Thursday, 19 February 2015

Re-visiting Experiences that Have Helped Me Put Things into Perspective, continued

I realize that the previous post was rather long and I only just briefly scratched the surface of the events that set my life into a whole new direction. The focus of that post was on how I got the job at Buntoku SHS which some may say was just simple luck. I argue, however, that it was not luck but rather the actions I took and the people I met and connected with along the way that set specific events in motion, the collection of these events lead me to where I am today. Living here has taught me very clearly that who we know is very important and that time is the most precious thing we have. Therefore, I try to use my time develop and strengthen good relationships with those whom I care for and respect and in doing so I have been very fortunate to have been shown a great deal of things that I otherwise would not have been exposed to.

One of the opportunities that I was able to benefit from was the 英語教育専門職コース Eigo Kyoiku Senmonsha Ko-su, MA TESOL Course at Kumamoto University (seen below). I became aware of the program through a friend I made, a Japanese Canadian who just came to the Dojo one night. He trained at a nearby Dojo in a different style but was joining our class for one reason or another. He was also an auditing student in the 法律学部 Houritsu Gakubu, Law Department at Kumamoto University and wanted to introduce me to a Professor in the department. One thing lead to another, I went to meet the Professor a couple of times and after some very interesting conversations, he introduced me to Terry Laskowski Sensei. I decided that a Master's in English Education would be beneficial for my future employment options here, but remained interested.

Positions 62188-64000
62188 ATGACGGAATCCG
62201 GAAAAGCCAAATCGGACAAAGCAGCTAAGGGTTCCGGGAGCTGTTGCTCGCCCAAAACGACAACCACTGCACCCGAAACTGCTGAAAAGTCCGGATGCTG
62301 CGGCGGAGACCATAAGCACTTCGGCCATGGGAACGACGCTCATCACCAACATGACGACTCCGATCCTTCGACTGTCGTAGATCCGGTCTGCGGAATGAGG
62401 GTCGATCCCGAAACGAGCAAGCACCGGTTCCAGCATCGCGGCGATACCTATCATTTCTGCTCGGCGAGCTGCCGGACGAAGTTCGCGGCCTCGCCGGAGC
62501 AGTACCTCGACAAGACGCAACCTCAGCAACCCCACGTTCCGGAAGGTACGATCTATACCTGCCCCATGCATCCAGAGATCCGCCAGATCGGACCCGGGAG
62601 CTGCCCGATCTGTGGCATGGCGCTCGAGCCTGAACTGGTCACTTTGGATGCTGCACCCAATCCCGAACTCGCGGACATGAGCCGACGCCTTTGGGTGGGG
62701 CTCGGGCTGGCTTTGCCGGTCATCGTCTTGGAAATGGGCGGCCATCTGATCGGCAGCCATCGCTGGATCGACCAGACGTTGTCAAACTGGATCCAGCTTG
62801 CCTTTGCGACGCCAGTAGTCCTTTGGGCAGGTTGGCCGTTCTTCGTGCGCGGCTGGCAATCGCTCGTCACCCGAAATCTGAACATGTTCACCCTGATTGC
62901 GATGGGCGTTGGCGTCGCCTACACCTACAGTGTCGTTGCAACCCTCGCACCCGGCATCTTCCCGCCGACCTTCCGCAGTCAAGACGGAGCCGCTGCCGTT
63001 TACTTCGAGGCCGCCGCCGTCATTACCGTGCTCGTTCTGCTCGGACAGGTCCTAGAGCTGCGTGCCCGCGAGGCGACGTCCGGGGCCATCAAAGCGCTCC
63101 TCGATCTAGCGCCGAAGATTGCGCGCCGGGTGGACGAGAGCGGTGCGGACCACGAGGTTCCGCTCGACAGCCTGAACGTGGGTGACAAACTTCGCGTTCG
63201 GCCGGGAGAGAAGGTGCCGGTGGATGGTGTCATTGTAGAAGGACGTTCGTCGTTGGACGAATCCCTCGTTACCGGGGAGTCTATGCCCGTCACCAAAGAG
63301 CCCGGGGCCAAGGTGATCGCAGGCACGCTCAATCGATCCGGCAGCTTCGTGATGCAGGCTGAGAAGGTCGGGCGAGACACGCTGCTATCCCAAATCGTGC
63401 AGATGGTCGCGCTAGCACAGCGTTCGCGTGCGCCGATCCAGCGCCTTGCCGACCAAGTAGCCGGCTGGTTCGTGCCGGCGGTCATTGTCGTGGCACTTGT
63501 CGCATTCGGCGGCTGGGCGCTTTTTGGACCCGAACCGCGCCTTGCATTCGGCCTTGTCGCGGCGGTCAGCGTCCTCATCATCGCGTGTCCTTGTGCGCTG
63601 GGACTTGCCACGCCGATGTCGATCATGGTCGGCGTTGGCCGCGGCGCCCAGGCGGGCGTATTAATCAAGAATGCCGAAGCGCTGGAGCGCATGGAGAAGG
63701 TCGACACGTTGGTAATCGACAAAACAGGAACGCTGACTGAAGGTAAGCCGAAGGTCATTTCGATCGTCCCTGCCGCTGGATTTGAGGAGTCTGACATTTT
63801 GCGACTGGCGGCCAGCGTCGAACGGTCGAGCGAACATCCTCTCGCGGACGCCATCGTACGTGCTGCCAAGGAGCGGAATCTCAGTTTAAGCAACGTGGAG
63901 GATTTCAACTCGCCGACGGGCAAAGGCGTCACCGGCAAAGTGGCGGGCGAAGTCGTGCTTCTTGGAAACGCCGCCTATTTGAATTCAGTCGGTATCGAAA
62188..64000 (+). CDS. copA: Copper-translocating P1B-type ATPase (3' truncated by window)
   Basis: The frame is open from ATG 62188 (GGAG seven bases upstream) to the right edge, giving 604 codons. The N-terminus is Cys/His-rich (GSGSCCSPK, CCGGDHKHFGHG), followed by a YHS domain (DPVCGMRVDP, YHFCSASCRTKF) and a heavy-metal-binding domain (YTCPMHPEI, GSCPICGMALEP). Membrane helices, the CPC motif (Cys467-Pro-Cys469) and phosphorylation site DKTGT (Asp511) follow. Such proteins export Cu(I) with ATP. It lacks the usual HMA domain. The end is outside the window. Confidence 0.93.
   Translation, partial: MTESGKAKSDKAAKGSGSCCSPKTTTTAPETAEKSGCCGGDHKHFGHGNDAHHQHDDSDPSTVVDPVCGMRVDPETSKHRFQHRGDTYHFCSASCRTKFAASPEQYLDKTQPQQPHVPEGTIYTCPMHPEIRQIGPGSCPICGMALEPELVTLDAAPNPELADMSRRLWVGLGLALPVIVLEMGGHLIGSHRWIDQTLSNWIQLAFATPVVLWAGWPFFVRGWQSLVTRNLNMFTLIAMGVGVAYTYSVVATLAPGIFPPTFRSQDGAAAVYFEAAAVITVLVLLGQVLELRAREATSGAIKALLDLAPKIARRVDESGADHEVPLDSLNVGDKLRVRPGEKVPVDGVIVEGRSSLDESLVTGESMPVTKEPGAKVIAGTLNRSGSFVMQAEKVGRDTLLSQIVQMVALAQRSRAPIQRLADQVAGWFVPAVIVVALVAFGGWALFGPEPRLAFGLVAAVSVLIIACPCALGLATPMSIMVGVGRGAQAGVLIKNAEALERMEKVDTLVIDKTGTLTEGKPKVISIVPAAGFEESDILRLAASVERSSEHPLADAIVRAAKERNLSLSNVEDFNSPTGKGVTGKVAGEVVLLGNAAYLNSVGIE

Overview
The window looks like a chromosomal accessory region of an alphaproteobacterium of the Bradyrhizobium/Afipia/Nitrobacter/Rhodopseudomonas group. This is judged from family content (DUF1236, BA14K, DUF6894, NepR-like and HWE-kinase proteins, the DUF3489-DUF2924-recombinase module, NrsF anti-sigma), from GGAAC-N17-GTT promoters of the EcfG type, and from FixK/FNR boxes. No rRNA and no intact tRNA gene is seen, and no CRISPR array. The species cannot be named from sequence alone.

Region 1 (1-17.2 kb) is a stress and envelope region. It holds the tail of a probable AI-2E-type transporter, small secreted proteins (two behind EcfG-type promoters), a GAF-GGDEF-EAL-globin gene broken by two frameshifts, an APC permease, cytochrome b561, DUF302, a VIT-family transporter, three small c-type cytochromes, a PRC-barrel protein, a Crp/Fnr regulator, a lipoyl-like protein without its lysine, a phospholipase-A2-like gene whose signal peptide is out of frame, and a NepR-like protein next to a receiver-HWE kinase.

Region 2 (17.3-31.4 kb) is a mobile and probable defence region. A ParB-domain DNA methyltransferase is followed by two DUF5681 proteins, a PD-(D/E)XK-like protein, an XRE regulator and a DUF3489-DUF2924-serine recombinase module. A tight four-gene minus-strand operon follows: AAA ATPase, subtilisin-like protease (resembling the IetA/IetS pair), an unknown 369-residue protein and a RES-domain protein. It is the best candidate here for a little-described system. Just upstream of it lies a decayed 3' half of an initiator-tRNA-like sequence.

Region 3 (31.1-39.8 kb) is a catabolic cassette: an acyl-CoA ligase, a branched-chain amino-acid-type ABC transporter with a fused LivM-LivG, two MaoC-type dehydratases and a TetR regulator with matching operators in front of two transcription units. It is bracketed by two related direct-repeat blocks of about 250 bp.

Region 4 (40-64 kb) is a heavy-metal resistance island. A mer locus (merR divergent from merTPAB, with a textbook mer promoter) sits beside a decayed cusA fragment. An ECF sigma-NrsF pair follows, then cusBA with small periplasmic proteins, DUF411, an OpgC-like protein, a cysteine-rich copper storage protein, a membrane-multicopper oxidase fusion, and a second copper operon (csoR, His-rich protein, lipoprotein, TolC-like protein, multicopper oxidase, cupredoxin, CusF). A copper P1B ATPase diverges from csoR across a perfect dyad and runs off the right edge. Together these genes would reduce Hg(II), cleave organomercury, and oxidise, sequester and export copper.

My friend and I both sat for 入学試験 Nyugaku Shiken, the Entrance Exam on the same day in February. Although our tests were in different departments the test format was very similar; a paper test consisting of an essay question, in my case two essay questions, and an interview before a panel of three senior Professors in the field. Those sitting for the test in the department that I applied for were all lead to the same room where our assigned seats were waiting for us with a light brown manila envelope on the desk in front of the chair. We sat and commenced the test. there was a teacher supervising the test. It was all very rigid and serious.

I opened up my envelope and removed the contents.. there were two essay questions, as I said, and some blank paper to write our answers on. The first question that my eyes met made me double and triple check the envelope. It was an opinion question asking me if I agree or disagree with some kind of language learning or language acquisition method. I was required to support my opinion with references and quotes from the article by the Author. That was fine, I could do that; give my opinion. Only one problem, the article being referred to was not there! The envelope was now empty and the article was nowhere to be found. I have to admit, I was a little shaken. I had been out of school for some time now having graduated from Saint Mary's University in 2001 with a BA in Asian Studies. Working as an ALT since then had given me a great deal of hands on experience but as far as exposure to the latest methods of language acquisition and theories of language learning, I was way out of the loop.